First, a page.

"So far as that goes, if need be we will remove to the valley, or find another," Laurence said, "and have done."
With Rankin's encouragement or no, Blincoln - evidently feeling that, as he had originally been offered the egg, he had some right now to try again - did make an attempt; he was a former rifleman, and while they were encamped took one of the guns and went out, in a surreptitious manner, to return with a fresh-killed cassowary, which he brought back and offered to Kulingile while nearly all the rest of the camp were sleeping. Laurence roused only in time to see Kulingile fall upon the carcass at once with evident pleasure, while Demane rolled up to his feet, his hands clenched by his sides, rigidly angry.
Blincoln did not look over, but in a low voice suggested, as he put out a hand to stroke Kulingile's side, that perhaps the dragonet would like another captain, with a proper rank and standing in the Corps, who might provide for him not only raw meat but the chance at real service.
"No," Kulingile said, eating unconcernedly, "I have Demane."
Blincoln paused and said, "Surely this is a very nice cassowary; I am glad you are enjoying it," beginning on another tack; but Kulingile said, "Yes, although the one which Temeraire gave me yesterday was a bit more fat; and the one Lieutenant Drewmore shot the day before had a better flavor," and indeed he had been used to be fed by so many, lacking the ability to hunt for himself, that it was not surprising he did not attach much significance to the gift.
The first attempt having failed, Blincoln would have withdrawn, but Demane confronted him: a head shorter than the lieutenant and some fifty pounds at least lighter, a slim dark figure trembling with rage, and he said, "You are a coward, and if you try and steal Kulingile again - "
He stumbled to a halt, not so much reluctant to threaten as unsure precisely to what degree, and Blincoln said, "I hope," with an air of stuffy superciliousness, "Mr. Demane, that you have better sense than to indulge in histrionics and unreasonable expectations: no heavy-weight can be managed by a young boy. Your passion is understandable, however, and I am sure if you should demonstrate perhaps some more sense - some cooperation - that you will find it a good foundation for future expectations, and a more steady and rational advancement in the Corps - "
Demane spat, comprehensively. "That for steady advancement, as though I would trust any of you cheats," he said, "and if you think I will ever help you take Kulingile from me, you are a great fool; as if he would have a lying sneak like you anyway, after you wanted to let his brains be knocked out with a sledge. As for being a boy, at least I am not a useless old scrub sent away because he did not deserve his old post - "
Blincoln slapped him across the face, which Laurence, on the point of intervening, could not call entirely unmerited, even if there were no shortage of blame to be credited to Blincoln's account in the situation; but the noise was crisp and loud in the dry air, and Kulingile's head snapped up from his repast to see Demane stumbling back under the blow.
Kulingile did not precisely spring: the motion was more peculiar, as he launched himself and landed against Blincoln still floating, but then he exhaled in a sharp, hissing way, and the swelled air-sacs began to deflate, so his real bodily weight at once began to tell, and Blincoln stumbled and went down beneath him. "You have hurt him!" Kulingile said, shrill and furious. "You have hurt him; Demane!" and opened wide his jaws to push out still more air, and Blincoln coughed and struggled to push himself free, gradually being crushed.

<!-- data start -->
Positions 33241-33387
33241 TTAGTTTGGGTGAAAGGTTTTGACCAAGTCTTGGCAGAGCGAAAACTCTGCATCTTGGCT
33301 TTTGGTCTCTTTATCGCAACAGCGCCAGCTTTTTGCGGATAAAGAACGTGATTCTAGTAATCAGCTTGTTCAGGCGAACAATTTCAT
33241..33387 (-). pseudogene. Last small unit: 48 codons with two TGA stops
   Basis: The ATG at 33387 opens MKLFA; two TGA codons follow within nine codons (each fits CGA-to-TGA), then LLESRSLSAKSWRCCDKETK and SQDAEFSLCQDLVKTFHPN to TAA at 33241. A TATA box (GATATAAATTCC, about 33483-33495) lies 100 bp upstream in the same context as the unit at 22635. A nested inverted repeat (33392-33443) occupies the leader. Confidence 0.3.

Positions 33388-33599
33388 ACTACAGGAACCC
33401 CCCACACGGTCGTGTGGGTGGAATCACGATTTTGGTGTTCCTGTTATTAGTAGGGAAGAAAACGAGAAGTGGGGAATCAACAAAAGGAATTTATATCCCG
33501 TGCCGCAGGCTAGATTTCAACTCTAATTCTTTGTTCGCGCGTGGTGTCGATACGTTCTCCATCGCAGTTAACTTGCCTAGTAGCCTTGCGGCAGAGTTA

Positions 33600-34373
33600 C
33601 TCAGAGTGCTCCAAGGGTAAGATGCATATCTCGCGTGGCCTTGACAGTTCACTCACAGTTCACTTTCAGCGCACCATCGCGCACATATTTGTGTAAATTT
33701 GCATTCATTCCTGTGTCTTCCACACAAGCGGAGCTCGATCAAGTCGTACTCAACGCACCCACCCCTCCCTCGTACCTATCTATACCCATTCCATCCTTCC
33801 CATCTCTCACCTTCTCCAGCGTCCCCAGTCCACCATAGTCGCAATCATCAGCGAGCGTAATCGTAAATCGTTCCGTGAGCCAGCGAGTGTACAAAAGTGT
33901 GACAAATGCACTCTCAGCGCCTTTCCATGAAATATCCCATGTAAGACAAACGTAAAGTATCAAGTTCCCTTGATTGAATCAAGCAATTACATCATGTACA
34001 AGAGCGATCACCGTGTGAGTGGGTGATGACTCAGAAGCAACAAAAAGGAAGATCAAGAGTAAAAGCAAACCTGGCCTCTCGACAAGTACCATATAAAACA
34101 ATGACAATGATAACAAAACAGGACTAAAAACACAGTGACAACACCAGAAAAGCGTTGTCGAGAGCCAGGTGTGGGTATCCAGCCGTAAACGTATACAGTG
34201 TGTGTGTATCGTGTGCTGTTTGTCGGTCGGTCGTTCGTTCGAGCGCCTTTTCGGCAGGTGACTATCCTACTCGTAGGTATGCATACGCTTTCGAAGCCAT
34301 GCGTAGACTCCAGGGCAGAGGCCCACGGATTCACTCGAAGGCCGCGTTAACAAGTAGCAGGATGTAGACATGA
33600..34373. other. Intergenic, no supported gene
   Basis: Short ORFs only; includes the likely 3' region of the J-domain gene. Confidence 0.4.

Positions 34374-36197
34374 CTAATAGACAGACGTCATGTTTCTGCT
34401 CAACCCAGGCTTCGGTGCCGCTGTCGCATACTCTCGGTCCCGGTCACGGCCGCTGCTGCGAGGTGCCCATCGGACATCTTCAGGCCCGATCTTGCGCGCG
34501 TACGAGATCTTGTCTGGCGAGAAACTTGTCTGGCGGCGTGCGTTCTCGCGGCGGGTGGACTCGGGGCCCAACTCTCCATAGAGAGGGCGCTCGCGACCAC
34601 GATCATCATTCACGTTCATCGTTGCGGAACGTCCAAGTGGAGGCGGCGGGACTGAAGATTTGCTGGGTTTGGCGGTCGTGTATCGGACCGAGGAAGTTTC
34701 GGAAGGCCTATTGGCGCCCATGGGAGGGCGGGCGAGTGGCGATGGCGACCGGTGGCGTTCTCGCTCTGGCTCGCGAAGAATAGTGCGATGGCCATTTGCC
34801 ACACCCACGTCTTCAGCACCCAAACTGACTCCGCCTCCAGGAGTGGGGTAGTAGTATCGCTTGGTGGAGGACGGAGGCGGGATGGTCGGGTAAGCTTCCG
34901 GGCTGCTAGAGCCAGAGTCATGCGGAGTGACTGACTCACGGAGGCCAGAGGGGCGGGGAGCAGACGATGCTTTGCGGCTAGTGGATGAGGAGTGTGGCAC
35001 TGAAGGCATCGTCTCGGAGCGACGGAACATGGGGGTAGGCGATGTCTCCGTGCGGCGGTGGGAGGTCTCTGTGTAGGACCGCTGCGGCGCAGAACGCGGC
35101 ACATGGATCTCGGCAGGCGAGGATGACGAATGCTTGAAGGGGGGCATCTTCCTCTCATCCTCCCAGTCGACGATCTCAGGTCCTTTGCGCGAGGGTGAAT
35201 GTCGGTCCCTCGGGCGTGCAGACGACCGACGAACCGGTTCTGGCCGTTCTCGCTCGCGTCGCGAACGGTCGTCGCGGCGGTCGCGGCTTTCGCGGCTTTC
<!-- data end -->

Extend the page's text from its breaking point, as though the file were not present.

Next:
"Demane!" Laurence said sharply, turning to rouse Temeraire, who had just cracked open a sleepy eye; but Demane was already there at Kulingile's head, seizing the tethering-rope and tugging.
"No, come away, you mustn't kill him," Demane said urgently, "or there will be trouble: look, I am all right, you can't even see a mark."
"That is only because you are dark," Kulingile said, "and not squashy and red like him," but with some reluctance he allowed the sacs to inflate once more, and himself to be pulled away, leaving Blincoln gasping and wretched upon the ground, curling around what proved on inspection to be several broken ribs. Dorset bound these up without great gentleness. There were no further attempts; at least, none where Demane might see and object to them, and as he made a determined sentinel, this ruled out nearly any such slinking efforts.
The end of the endless journey came abruptly and unexpected: though Laurence had marked off each day their progress, and written estimates of distance and position in his log. This was for some time their only account, as neither Granby nor Rankin nor any aviator had any notion of keeping records which Laurence could even call barely adequate to serve as a proper second to his own, and Dorset kept voluminous and wholly useless notes on individual leaves, or berries, or the paw of one animal, and could not tell which way was west if the sun were going down at the time.
Laurence put O'Dea to the work experimentally, as the man at least could write a decent hand now that the rum had been sweated out of him; which did produce somewhat more successful accounts, if Laurence would have preferred to do without such descriptions as the Blighted Crimson of the earth here, which surely has drunk the Blood of the Heathen and unwary Traveler, and yearns to taste still more, and the wholly unnecessary dramatization of -